“Man is a rope, tied between beast and overman - a rope over an abyss. A dangerous across, a dangerous on-the-way, a dangerous looking-back, a dangerous shuddering and stopping.
What is great in man is that he is a bridge and not an end: what can be loved in man is that he is an overture and a going under.
I love those who do not know how to live, except by going under, for they are those who cross over.
I love the great despisers because they are the great reverers and arrows of longing for the other shore.
I love those who do not first seek behind the stars for a reason to go under and be a sacrifice, but who sacrifice themselves for the earth, that the earth may some day become the overman’s.
I love him who lives to know, and who wants to know so that the overman may live some day. And thus he wants to go under.
I love him who works and invents to build a house for the overman and to prepare earth, animal, and plant for him: for thus he wants to go under.
I love him who loves his virtue, for virtue is the will to go under and an arrow of longing.
I love him who does not hold back one drop of spirit for himself, but wants to be entirely the spirit of his virtue: thus he strides over the bridge as spirit.
I love him who makes his virtue his addiction and his catastrophe: for his virtue’s sake he wants to live on and to live no longer.
I love him who does not want to have too many virtues. One virtue is more virtue than two, because it is more of a noose on which his catastrophe may hang.
I love him whose soul squanders itself, who wants no thanks and returns none: for he always gives away and does not want to preserve himself.
I love him who is abashed when the dice fall to make his fortune, and asks, ‘Am I then a crooked gambler?’ For he wants to perish.
I love him who casts golden words before his deeds and always does even more than he promises: for he wants to go under.
I love him who justifies future and redeems past generations: for he wants to perish of the present.
I love him who chastens his god because he loves his god: for he must perish of the wrath of his god.
I love him whose soul is deep, even in being wounded, and who can perish of a small experience: thus he goes gladly over the bridge.
I love him whose soul is overfull so that he forgets himself, and all things are in him: thus all things spell his going under.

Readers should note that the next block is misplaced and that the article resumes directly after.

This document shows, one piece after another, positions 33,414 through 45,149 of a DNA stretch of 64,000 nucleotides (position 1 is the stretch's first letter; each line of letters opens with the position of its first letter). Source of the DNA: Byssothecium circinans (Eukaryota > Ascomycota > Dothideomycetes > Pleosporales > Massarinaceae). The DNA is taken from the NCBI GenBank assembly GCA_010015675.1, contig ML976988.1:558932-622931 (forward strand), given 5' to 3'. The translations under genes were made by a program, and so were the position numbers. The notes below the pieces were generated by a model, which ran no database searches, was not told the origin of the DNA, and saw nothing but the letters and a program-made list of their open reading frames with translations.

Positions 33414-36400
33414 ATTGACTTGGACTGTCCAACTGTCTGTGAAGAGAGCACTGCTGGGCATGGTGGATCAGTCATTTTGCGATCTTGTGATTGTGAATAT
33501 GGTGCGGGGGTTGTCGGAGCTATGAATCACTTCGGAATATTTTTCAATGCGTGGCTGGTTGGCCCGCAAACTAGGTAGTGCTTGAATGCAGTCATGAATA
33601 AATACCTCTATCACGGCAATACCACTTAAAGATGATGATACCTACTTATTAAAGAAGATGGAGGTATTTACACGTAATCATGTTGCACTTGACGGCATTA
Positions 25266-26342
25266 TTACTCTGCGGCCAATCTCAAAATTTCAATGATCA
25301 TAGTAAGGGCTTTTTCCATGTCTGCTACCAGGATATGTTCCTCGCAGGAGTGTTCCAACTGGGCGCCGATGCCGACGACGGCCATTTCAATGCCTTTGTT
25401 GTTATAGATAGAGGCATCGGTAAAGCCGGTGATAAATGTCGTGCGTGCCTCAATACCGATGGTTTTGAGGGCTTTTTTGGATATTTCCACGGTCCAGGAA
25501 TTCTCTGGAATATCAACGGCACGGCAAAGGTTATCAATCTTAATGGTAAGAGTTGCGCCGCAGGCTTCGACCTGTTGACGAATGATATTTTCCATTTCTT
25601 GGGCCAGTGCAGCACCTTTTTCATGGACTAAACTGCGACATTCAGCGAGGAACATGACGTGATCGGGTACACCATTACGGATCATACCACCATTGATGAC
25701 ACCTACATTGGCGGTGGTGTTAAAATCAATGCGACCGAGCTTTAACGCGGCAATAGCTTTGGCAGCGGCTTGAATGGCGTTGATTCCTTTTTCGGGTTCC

I love him who has a free spirit and a free heart: thus his head is only the entrails of his heart, but his heart drives him to go under.
I love all those who are as heavy drops, falling one by one out of the dark cloud that hangs over men: they herald the advent of lightning, and, as heralds, they perish.
Behold, I am a herald of the lightning and a heavy drop from the cloud; but this lightning is called overman.”
Friedrich Nietzsche, ‘Thus Spoke Zarathustra: A Book for All and None’, 1883 - 1885
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Samuel Bassett is a British artist born Cornwall in 1982. He currently works from the prestigious Porthmeor Studio complex in St. Ives
Bassett’s language of mark-making varies from raw sweeping gestures to draughtsman-like drawn or sgraffitto schematics. His dexterity enables him to effortlessly capture scattered images of his inner monologue - often erratic, often pinpoint. The ups and downs. The highs and lows. His paintings could be described as a form of ‘psychological cubism’, where the inner and the outer self reveal themselves and coalesce. His autobiographical work maps a fast paced and over-active mind searching for the personal and universal meaning and in turn reflect both positive and negative concerns about 21st century society and the wider human condition.
His most recent works imbue a deep rooted connection to place, the sea and landscape, as well as community and heritage. The localised placement of these cautionary tales become allegorical for broader more universal hopes and wider loss, fear and disconnection.
St Ives has been his family’s home since 1695. The artistic traditions of the town had an undoubted influence over his development, but his Grandfather, a fisherman by trade was also a keen amateur painter, as was his other Grandfather in Newlyn. The young Bassett was supported early on with encouragement and painting materials. Bassett ’s studio space is part of a complex that coincidently sits above his Grandfather’s former net loft. He studied in Bournemouth, England and then lived in London but the pull of the sea brought him home. In addition to his own practice Bassett founded LETH projects, a curatorial platform for emergent artists. Bassett has exhibited internationally including four solo exhibitions at Anima Mundi, a solo exhibition at Kornfeld Gallery in Berlin and solo presentations at START at the Saatchi Gallery in London and CODE Art Fair, Copenhagen. Works are held in an increasing number of collections worldwide including the acquisition of the work ‘Lost Karensa’ by Tremenheere Sculpture Park which is permanently exhibited alongside James Turrell, Kishio Suga, Richard Long and David Nash among others. Bassett has been featured in numerous articles included Christies magazine and The New York post which is indicative of a notable and rapid increase in the artists popularity and ambition. Samuel Bassett is represented by Anima Mundi.